When Kamala Harris returned to the Senate this week for the first time as vice president-elect, her Republican colleagues offered their congratulations and Sen. Lindsey Graham greeted her with a fist bump. A move that Harris has been criticised in some quarters for indulging.
Nevertheless, it was a sign that many Republicans have privately acknowledged what they refuse to say openly: Joe Biden and Harris won the election and will take office in January.
Jonathan Memire and Lisa Mascaro of the Associated Press report that the GOP’s public silence on the reality of Biden’s victory amounts to tacit approval of Trump’s baseless claims of election fraud. That has significant repercussions, delaying the transition during a deadly pandemic, sowing public doubt and endangering Biden’s ability to lead the portion of the country that may question his legitimacy.
“The real-world consequences are perilous,” said Eddie Glaude, chair of the Department of African American studies at Princeton University. “The long-term implications are calcifying the doubt about the election and what that means for the body politic. It could lead to half the country not just being deeply suspicious of the democratic process but also actively hostile toward it. It becomes difficult to imagine how we move forward.”
Republicans are closing the Trump era much the way they started it: by joining the president in shattering civic norms and sowing uncertainty in institutions. But their efforts to maintain a public face of support for the president began to deteriorate yesterday.
Backroom whispers about the futility of Trump’s legal fight have become louder after Trump lawyer Rudy Giuliani appeared in a Pennsylvania courtroom making wide and unsubstantiated claims of voter fraud in seeking to undo the election results. Asked about the case, Sen. Pat Toomey, said, “Let me just say, I don’t think they have a strong case.”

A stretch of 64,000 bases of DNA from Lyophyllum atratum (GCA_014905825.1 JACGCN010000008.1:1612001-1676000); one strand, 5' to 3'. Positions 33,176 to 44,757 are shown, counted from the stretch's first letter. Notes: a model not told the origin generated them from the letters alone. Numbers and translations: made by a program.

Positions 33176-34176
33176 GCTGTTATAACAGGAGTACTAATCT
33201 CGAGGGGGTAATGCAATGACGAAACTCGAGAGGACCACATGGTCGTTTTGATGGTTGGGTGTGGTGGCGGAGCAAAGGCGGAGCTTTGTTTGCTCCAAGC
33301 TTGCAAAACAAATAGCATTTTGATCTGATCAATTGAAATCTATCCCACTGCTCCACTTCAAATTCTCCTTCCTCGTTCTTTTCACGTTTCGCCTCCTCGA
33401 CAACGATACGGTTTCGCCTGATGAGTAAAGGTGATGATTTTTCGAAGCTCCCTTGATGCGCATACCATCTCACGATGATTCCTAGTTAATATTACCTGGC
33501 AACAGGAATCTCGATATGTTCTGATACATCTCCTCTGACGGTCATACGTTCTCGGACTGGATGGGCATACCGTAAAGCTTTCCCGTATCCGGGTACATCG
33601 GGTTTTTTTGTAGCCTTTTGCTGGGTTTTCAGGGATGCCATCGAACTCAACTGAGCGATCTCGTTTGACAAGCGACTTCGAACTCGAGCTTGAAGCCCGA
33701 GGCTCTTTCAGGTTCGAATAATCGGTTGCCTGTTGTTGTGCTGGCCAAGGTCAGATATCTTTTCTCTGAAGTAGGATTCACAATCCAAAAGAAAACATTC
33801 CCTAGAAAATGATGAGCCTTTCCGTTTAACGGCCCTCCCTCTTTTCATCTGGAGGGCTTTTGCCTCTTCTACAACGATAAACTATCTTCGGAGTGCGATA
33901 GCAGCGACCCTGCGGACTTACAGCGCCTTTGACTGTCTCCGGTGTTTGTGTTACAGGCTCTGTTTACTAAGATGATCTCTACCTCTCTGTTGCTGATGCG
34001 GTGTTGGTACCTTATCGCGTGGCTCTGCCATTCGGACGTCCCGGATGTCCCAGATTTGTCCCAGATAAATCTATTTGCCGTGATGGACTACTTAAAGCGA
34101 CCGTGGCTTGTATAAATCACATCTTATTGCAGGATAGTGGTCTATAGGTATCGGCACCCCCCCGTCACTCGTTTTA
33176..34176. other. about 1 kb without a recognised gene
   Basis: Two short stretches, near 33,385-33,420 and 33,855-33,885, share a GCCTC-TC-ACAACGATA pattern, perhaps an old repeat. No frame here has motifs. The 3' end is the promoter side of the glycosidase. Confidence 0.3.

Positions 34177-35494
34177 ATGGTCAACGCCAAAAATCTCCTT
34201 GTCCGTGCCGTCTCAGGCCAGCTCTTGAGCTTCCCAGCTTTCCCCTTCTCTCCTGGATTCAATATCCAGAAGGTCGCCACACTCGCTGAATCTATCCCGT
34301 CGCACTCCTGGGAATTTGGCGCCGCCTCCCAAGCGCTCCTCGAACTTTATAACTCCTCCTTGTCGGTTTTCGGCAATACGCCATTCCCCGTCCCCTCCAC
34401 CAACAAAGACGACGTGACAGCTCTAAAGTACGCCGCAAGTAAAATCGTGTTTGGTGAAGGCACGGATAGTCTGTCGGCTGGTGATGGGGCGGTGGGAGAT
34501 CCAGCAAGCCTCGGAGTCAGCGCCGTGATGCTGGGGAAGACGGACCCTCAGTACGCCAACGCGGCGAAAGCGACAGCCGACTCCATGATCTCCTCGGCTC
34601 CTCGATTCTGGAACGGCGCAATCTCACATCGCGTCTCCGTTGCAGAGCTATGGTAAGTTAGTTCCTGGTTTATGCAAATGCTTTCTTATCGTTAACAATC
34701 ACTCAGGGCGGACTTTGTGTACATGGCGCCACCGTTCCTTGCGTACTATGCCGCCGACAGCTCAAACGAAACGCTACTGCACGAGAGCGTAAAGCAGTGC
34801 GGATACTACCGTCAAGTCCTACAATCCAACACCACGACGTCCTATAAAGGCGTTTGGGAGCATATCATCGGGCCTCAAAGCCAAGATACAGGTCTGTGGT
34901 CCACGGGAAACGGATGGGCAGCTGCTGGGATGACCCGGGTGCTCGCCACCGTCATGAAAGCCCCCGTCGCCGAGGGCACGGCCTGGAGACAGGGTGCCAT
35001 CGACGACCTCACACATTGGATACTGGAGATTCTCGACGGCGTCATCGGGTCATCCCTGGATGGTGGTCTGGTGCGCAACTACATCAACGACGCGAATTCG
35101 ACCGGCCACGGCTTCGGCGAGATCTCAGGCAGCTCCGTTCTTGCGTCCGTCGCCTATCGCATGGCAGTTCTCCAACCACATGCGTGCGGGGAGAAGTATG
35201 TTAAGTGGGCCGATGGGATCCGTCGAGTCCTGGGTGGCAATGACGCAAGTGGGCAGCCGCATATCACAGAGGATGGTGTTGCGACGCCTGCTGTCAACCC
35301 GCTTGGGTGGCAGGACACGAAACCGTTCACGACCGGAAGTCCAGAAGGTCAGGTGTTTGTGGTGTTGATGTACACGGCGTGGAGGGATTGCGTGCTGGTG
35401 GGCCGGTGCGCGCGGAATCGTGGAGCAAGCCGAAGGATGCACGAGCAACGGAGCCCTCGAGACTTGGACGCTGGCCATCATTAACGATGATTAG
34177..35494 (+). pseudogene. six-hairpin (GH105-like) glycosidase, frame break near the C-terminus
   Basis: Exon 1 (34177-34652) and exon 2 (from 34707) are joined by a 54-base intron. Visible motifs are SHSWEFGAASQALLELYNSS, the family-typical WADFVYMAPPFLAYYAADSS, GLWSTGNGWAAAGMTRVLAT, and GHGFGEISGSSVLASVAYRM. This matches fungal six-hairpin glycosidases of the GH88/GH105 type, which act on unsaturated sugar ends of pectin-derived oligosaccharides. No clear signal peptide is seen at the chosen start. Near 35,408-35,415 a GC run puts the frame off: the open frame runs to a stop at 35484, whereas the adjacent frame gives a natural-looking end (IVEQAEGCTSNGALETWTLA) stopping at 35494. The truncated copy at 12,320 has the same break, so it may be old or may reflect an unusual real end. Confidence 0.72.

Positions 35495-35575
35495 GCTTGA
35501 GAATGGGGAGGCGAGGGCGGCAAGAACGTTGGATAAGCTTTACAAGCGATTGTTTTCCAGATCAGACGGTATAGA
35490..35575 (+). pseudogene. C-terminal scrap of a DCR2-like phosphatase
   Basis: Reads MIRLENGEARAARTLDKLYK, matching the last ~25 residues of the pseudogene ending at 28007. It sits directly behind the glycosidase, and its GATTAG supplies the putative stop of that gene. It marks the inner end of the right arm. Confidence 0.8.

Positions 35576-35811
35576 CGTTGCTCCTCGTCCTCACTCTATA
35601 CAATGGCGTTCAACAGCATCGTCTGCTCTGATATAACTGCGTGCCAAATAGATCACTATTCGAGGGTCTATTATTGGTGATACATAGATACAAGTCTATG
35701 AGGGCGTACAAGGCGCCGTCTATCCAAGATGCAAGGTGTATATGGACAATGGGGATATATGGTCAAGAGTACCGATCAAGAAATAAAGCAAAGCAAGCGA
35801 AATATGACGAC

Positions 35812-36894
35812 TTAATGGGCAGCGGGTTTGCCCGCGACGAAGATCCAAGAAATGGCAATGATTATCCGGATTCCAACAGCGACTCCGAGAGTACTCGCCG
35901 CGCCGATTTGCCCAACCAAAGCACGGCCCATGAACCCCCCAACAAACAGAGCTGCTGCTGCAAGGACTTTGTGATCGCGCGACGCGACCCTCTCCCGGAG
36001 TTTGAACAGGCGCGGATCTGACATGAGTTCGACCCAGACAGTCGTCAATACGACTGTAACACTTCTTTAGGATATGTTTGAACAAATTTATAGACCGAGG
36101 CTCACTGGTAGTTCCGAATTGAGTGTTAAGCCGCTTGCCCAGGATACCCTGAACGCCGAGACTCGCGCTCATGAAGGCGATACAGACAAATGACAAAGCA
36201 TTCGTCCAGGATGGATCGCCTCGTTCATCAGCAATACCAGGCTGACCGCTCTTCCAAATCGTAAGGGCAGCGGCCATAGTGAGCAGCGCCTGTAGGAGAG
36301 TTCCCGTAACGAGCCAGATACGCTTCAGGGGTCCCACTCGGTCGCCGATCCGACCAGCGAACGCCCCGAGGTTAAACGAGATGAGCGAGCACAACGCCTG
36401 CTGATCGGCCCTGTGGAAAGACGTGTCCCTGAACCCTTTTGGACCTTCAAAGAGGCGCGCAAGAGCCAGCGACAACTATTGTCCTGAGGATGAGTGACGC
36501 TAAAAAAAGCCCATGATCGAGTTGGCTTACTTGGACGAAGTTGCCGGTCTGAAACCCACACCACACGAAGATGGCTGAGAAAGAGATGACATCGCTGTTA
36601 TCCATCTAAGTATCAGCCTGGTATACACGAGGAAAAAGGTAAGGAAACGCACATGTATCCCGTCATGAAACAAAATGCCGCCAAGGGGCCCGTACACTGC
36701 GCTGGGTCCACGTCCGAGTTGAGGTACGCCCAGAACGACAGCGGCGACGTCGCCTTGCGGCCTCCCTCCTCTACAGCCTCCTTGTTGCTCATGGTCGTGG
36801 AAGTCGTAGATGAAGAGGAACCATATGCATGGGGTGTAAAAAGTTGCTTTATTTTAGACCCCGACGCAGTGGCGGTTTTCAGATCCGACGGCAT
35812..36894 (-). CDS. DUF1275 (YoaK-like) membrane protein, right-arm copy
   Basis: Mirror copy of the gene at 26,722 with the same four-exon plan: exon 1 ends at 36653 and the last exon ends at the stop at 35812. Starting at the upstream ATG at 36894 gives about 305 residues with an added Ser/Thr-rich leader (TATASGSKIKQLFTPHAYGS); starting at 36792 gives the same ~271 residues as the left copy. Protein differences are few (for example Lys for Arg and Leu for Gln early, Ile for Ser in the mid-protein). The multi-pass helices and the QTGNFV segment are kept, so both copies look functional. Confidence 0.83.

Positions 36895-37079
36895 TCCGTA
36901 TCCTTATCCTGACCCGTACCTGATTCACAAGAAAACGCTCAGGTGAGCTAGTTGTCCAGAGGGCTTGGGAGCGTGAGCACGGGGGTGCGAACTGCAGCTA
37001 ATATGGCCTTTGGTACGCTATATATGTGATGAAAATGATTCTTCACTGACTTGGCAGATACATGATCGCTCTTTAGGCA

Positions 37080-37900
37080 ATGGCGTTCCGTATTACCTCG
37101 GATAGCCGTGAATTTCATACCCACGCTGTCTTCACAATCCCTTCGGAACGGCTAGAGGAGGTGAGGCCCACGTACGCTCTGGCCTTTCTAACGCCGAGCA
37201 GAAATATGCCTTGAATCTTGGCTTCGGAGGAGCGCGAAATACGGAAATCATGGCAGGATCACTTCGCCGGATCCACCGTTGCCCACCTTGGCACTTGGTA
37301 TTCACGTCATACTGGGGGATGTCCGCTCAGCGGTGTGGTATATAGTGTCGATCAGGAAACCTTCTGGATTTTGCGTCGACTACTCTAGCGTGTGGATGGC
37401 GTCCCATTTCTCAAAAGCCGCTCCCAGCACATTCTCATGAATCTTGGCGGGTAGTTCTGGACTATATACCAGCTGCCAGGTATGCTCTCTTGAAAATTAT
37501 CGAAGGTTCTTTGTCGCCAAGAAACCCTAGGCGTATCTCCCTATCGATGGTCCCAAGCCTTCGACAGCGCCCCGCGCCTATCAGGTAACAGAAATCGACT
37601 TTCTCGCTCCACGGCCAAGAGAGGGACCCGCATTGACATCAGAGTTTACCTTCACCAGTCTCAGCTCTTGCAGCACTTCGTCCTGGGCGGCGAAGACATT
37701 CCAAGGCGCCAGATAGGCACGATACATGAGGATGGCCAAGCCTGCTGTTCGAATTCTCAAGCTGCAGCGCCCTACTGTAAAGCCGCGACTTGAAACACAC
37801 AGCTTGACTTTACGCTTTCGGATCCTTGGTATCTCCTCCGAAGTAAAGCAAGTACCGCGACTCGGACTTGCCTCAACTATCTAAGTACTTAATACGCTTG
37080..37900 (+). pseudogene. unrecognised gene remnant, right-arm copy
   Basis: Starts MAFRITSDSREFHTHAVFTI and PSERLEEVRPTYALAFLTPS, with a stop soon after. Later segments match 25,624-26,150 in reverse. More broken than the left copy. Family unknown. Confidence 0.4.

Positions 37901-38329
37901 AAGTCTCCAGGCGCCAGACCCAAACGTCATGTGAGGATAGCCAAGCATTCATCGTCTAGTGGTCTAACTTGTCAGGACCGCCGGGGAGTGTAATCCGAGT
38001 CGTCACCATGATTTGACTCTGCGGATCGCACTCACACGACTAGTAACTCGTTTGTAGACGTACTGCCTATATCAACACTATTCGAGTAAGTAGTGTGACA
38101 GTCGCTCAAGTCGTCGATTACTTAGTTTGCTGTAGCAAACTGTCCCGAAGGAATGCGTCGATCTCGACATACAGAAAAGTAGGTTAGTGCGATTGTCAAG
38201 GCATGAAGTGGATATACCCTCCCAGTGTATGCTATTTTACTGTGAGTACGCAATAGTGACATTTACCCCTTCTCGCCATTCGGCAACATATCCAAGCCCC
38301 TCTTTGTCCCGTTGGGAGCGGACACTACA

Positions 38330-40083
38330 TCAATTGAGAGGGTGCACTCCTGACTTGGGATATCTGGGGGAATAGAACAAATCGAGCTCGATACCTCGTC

And when White House chief of staff Mark Meadows visited with Senate Republicans, he encouraged them to “make the most” of their remaining time with Trump, according to two senators.
Sen. John Cornyn, said the message from Meadows was “basically just that we got about 45 days left of the president’s term.” Meadows told them the administration wanted to make sure that if the senators “had ideas of things that the White House could and should do during that period of time, that we got them to him.”
But even then, there remained a glimmer of denial.
“But he did, I have to be honest with you, he did say whether it’s 45 days or four years and 45 days,” Cornyn added.
Despite the private admissions, it has been worth noting that there still has been no public effort by senior Republicans to nudge Trump toward the exit waiting for him as the first one-term US president of the 21st century.
“Trump is behaving exactly as everyone should have expected he would do. Nothing he has done in the last two weeks is out of character,” said Alex Conant, a Republican strategist who advised Florida Sen. Marco Rubio’s 2016 presidential bid. “And Senate Republicans are responding to him the same way they always do: Ignore him and focus on the Senate calendar.”
“But there’s no guarantee this works out well for Republicans.”
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